Where there's smoke...
Possibly the most famous whistleblower of all time, Jeffrey Wigand paid a heavy price for the information he supplied about the tobacco industry. He tells John Byrne about his admiration for Micheál Martin, his fears for the Third World and how smoking literally changed his life. Photograph by Tom Galvin
By January 1996, Jeffrey Wigand's life had disintegrated. "I am sick of it. Sick of hiding in a hotel and living like an animal. I want to go home," he said at the time. "My children have received death threats, my reputation and character have been attacked systematically in an organised smear campaign."
Wigand, the former $300,000-a-year vice president of Research at Brown and Williamson Tobacco in the United States, had just been thrown out of his house after a bullet was posted through his letter box. "You have put us all in danger. Now I want you out of the house," his wife said.
A further anonymous message to him read: "We want you to know that we have not forgotten you or your little brats. If you think we are going to let you ruin our lives, you are in for a big surprise! You cannot keep the bodyguards forever, asshole."
Professionally ruined, Wigand was reduced to working as a chemistry and Japanese teacher for $30,000 a year. He employed a security guard, and he habitually changed phone numbers to avoid harassment.
"I have lost my family. I don't know what I am going to do," he said then.
Wigand was paying the price for being the highest-ranking figure from the tobacco industry to disclose the lies it had been telling about the dangers of its products. He was originally hired by Brown and Williamson in 1989 to "develop a safer cigarette".
"I was paid well, I got to relocate my family closer to their grandparents. I had lots of personal economic benefits."
But four years later, the project had been abandoned and Wigand had been fired.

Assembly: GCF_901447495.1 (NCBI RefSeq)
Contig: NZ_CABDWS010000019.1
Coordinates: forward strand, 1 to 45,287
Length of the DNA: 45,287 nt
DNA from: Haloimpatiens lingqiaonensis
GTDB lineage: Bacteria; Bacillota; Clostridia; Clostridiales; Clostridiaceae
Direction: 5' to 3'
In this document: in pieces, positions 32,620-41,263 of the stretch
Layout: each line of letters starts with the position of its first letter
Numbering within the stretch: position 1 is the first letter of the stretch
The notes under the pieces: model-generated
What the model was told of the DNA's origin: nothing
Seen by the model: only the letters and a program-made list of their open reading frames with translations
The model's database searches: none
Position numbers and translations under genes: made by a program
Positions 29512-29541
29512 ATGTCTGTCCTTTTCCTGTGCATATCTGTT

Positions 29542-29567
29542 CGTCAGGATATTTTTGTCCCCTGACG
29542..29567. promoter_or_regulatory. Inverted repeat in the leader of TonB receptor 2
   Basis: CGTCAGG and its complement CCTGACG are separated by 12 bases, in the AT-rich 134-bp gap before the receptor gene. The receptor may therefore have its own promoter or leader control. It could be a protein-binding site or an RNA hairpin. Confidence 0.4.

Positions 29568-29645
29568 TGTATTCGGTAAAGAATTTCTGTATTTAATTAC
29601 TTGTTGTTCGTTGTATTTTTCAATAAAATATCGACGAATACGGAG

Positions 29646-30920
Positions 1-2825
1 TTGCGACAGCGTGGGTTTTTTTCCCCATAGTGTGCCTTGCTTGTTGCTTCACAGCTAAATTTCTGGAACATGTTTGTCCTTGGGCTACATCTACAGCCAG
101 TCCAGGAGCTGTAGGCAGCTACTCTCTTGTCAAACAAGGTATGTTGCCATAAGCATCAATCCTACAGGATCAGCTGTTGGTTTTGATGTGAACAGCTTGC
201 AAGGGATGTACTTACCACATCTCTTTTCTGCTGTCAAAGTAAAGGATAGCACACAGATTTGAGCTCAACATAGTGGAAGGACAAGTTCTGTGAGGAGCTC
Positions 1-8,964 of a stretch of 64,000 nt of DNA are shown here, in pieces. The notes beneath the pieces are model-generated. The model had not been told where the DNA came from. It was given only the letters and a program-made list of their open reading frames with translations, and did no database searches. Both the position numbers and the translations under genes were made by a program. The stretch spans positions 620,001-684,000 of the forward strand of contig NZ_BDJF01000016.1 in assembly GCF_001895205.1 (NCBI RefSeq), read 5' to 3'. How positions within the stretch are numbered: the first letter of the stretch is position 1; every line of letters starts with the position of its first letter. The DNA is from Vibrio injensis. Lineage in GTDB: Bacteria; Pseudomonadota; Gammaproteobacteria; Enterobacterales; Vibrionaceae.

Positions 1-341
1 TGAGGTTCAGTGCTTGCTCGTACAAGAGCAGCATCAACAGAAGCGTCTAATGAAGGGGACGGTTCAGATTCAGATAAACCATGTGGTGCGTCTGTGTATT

"When I got there, I became too successful," he says. "I was finding out things about what they knew [about the dangers of tobacco], and it made me pretty uncomfortable. We're talking very unethical behaviour. And every time I focused on something, I became less and less – how would you say – tolerated.
"In the end, it was all over a chemical compound called Coumarin that was shown to be a lung-specific carcinogen. It had been banned in 1954 by the FDA [Food and Drug Administration], but the company continued using it in cigarettes knowing it was toxic and banned. But they still wouldn't take it out because it would affect profits. That was the straw that broke the camel's back."
Although bound by a confidentiality clause not to discuss anything he had discovered while working for Brown and Williamson, Wigand got in touch with the producers of CBS' 60 Minutes programme, and word began to circulate that he was telling them secrets about his years with the tobacco company. Also, when he saw tobacco executives testify to Congress that nicotine was not addictive – including Tommy Sandefur, his ex-boss at Brown & Williamson – he went to the FDA to talk about what he knew.
Alarmed, Brown and Williamson took a lawsuit against him for breach of contract, and hired a PR company to run a smear campaign to reduce his credibility. They described him as "a habitual liar, a bad, bad guy". Rumours began circulating that he beat his wife. He was accused of shoplifting and fraud. And it was after he made a deposition in a case against the major US tobacco companies that the death threats began.
"I was right on the edge," he says. "I was unable to cope."
But after years of persecution, Wigand was vindicated, and is now often listed as one of the world's best-known whistle-blowers. All charges brought against him by Brown and Williamson were eventually dropped. Vanity Fair published a 20,000 word account of his story, entitled 'The Man Who Knew Too Much'. NBC's 60 Minutes broadcast an extensive interview in which Wigand discussed in detail what he had witnessed at B&T. And most famously, a film was made about his fight against the tobacco industry – Michael Mann's The Insider, made in 1999 – in which he was played by Russell Crowe.
So why did he decide to tell all?
"I don't know. My upbringing, my prior training, my religion [he was raised a strict Catholic]. But I just don't know the formula, I really don't.
"But I had my children asking me why I was killing people in my job. Before, I was a Fortune 10 senior executive for most of my career with companies like Johnson & Johnson. I'd never had to deal with that kind of stuff [the cover-ups]. I'd never seen lawyers change and destroy documents because if they were discovered by the public it would uncover a lie."
Is he angry with his former Browne and Williamson work mates for not supporting him?
"That's their choice, not my choice. I have to live with my integrity they have to live with their integrity. You get very comfortable when you are making $100,000 a year. Are you willing to disrupt that? And sometimes it was the money and sometimes it was the fear of reprisal."